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By Roger Magalhaes

After two years without human interaction, the International Window Coverings Expo (IWCE) was back. During IWCE, I taught two classes, participated in a few panels, learned about new products, and talked to window fashion professionals about their thoughts and concerns for the window treatment industry.

Here are five things that I learned (or relearned) during the show. Although my findings are targeted at installers, I think everyone will find them worthy of consideration.

  1. Laser Device. During my Installer’s Toolbox class, I shared that most of the time I use a laser device to measure window openings. To my surprise, I learned not many people trust this device—and I am not sure why. Besides the fact that using a laser device gives a great first impression when clients see it, this device is very precise and accurate. This is especially true when you are measuring wide openings, tall windows and skylight openings without requiring a ladder. For these situations, instead of a ladder, what you’ll need is an extension pole and the correct device attachment. And the features you must have are a timer and the ability to select inches and ⅛" increments for the readings. Be sure to keep a fresh set of batteries and keep the lenses clean to ensure the most accurate dimension readings.

  2. Drapery Pinsetter. At my Installation Certification class, I shared that I like to use a drapery pinsetter to place drapery hooks on panels. I again found that many in the class had never heard of this tool. Aside from the fact that this tool saves your fingers from being sore after hooking several panels, it also saves time and ensures the drapery pins are placed with consistent and proper spacing.

  3. Social Media. By now, everyone knows that social media should be part of your marketing strategy to promote your business both to your existing and prospective clients. Social media is also a great way to “break the ice” before you meet face-to-face. After a few online interactions, when you meet in person, the client is already familiar with you and your services. Social media is also a great tool to use to continue the development of your industry knowledge and to learn about new trends, products and services. Here are a few ways you can use social media for personal/professional gain: join industry-related groups on Facebook that allow you to participate in both national and international conversations; follow colleagues and industry influencers on Instagram who regularly share tips, projects and solutions to project challenges you may have never come across; and watch how-to and educational videos and demonstrations on YouTube where my favorites are the ones offered by tool, fastener and building supply companies and manufacturers.

  4. Best Practices. During IWCE’s Window Coverings Association of America’s (WCAA) panel discussion about the best business practices for a successful relationship among the designer, workroom, and installer, I was reminded that the most successful projects are the result of teamwork. Clear communication, shared responsibilities, appreciation for colleagues, and collaborative solutions are critical. Be sure to create a team that shares your similar core values and work ethic and watch your business thrive.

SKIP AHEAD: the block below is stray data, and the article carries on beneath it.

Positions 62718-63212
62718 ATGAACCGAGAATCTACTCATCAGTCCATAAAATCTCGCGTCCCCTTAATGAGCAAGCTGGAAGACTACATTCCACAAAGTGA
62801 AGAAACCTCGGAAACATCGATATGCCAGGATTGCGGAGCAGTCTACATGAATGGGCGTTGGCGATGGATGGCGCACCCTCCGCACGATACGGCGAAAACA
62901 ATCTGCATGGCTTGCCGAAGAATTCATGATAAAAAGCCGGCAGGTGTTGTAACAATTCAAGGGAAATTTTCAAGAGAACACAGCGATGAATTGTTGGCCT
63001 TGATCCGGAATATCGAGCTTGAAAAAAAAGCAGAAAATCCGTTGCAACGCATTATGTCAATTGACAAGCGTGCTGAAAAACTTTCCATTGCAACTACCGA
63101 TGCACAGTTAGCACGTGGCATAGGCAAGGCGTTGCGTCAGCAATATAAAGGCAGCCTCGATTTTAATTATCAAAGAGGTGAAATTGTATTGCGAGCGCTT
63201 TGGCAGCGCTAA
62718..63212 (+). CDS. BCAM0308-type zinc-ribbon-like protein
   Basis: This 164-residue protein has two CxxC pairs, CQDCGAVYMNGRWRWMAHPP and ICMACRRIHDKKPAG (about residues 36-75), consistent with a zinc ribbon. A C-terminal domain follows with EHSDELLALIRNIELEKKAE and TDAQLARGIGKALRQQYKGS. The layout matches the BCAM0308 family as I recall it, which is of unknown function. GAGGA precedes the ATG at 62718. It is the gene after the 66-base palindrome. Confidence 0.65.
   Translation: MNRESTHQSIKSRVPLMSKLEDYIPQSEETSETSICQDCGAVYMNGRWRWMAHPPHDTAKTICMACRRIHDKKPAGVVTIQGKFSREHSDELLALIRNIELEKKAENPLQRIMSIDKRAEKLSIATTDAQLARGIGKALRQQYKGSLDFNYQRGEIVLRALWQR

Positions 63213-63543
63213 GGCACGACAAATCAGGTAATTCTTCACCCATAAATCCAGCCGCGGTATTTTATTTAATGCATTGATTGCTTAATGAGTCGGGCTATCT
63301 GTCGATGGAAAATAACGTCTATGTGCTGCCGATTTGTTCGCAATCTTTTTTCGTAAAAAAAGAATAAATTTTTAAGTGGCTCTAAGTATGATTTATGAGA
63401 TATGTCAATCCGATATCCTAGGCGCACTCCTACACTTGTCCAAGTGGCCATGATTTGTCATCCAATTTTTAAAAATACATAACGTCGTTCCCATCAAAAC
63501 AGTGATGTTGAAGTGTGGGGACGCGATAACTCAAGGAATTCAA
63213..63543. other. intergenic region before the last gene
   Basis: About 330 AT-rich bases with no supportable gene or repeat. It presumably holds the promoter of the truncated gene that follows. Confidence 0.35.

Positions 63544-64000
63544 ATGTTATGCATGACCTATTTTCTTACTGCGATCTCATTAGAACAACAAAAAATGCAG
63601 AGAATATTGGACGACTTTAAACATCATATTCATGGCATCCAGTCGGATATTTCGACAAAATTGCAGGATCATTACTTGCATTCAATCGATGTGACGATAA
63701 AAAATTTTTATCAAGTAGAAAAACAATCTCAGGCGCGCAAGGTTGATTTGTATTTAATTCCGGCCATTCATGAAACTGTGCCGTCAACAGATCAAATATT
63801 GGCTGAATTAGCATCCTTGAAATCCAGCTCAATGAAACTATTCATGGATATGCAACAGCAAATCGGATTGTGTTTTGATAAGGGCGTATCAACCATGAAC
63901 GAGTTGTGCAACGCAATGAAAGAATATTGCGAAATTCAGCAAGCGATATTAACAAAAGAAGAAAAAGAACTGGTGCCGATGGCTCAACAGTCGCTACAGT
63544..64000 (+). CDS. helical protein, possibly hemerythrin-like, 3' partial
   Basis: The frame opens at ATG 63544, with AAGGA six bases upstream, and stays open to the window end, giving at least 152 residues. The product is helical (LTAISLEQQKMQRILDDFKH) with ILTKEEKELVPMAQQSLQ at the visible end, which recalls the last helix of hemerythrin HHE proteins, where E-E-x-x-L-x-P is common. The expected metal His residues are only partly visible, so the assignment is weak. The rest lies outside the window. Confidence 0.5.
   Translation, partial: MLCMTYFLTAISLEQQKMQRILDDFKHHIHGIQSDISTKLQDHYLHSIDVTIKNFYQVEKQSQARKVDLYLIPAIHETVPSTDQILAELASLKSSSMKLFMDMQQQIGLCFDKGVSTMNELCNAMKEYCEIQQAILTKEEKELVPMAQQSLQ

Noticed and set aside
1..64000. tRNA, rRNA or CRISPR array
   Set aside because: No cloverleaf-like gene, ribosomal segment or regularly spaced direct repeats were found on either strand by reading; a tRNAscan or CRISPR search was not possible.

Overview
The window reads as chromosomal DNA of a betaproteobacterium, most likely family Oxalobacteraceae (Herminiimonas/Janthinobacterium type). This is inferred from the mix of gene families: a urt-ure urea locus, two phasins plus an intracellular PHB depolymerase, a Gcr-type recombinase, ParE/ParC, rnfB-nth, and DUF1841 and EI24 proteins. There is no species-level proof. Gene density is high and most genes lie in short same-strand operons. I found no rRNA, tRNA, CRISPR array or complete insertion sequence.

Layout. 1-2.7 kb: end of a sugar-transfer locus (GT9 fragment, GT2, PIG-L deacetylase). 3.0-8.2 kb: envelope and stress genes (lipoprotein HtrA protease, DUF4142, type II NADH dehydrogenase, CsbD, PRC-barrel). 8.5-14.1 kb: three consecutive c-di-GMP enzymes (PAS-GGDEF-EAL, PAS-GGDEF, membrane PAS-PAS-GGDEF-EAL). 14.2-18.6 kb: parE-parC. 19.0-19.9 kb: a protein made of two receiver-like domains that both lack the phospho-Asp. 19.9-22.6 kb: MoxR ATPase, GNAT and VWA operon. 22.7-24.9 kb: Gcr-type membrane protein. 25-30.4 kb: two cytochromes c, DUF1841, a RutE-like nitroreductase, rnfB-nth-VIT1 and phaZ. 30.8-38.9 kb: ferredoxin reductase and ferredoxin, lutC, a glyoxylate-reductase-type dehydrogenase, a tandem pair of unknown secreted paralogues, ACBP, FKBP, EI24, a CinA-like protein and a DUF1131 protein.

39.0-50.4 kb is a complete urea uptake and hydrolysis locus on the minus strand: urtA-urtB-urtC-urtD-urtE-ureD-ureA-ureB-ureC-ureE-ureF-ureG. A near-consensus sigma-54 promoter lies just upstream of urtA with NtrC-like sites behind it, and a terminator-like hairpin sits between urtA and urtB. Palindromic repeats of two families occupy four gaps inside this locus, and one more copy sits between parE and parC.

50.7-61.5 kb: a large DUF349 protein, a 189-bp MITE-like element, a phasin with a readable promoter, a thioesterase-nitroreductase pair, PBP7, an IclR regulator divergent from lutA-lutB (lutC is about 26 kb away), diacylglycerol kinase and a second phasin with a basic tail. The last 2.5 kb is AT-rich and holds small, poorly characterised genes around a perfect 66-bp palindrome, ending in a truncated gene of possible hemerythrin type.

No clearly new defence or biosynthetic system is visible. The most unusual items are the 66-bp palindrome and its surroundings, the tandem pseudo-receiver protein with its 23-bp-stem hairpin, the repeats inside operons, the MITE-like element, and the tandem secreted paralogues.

5. Lack Of Installers. For those in the industry, the diminished number of installers is obvious. And if you aren’t sure if this is true, just visit some of the online forums where the request for assistance in finding an installer and getting installer referrals happens multiple times a day. I can’t count the number of times during IWCE I was asked about where good installers could be found. The window treatment industry is facing a major problem in that most of its installers are in their 60s and even 70s and are retiring. The industry also hasn’t done a good job making millennials aware of the potential to make a very good living installing window coverings. The fact is that many millennials don’t even realize that there is a window covering industry. It is our responsibility to share with friends, family, high schools, and communities that we need young people to fill these good jobs. We need to offer opportunities for those who are interested in the industry to learn and get involved. The investment to become an installer is relatively low. There is no need for a college degree and someone just entering the field can start generating income in a relatively short period of time. Keep your eyes open to people who are personable, handy with tools, and willing to learn. And share with them the opportunities available in the window treatment industry.

Roger Magalhaes is the founder of Trading Up Consulting, which provides installation training for window fashion professionals. Magalhaes has more than 15 years of experience as a professional window treatment installer in the Boston area. He is also the installation instructor for the Window Fashion Certified Professional FastTrack program and is the incoming president of WCAA.



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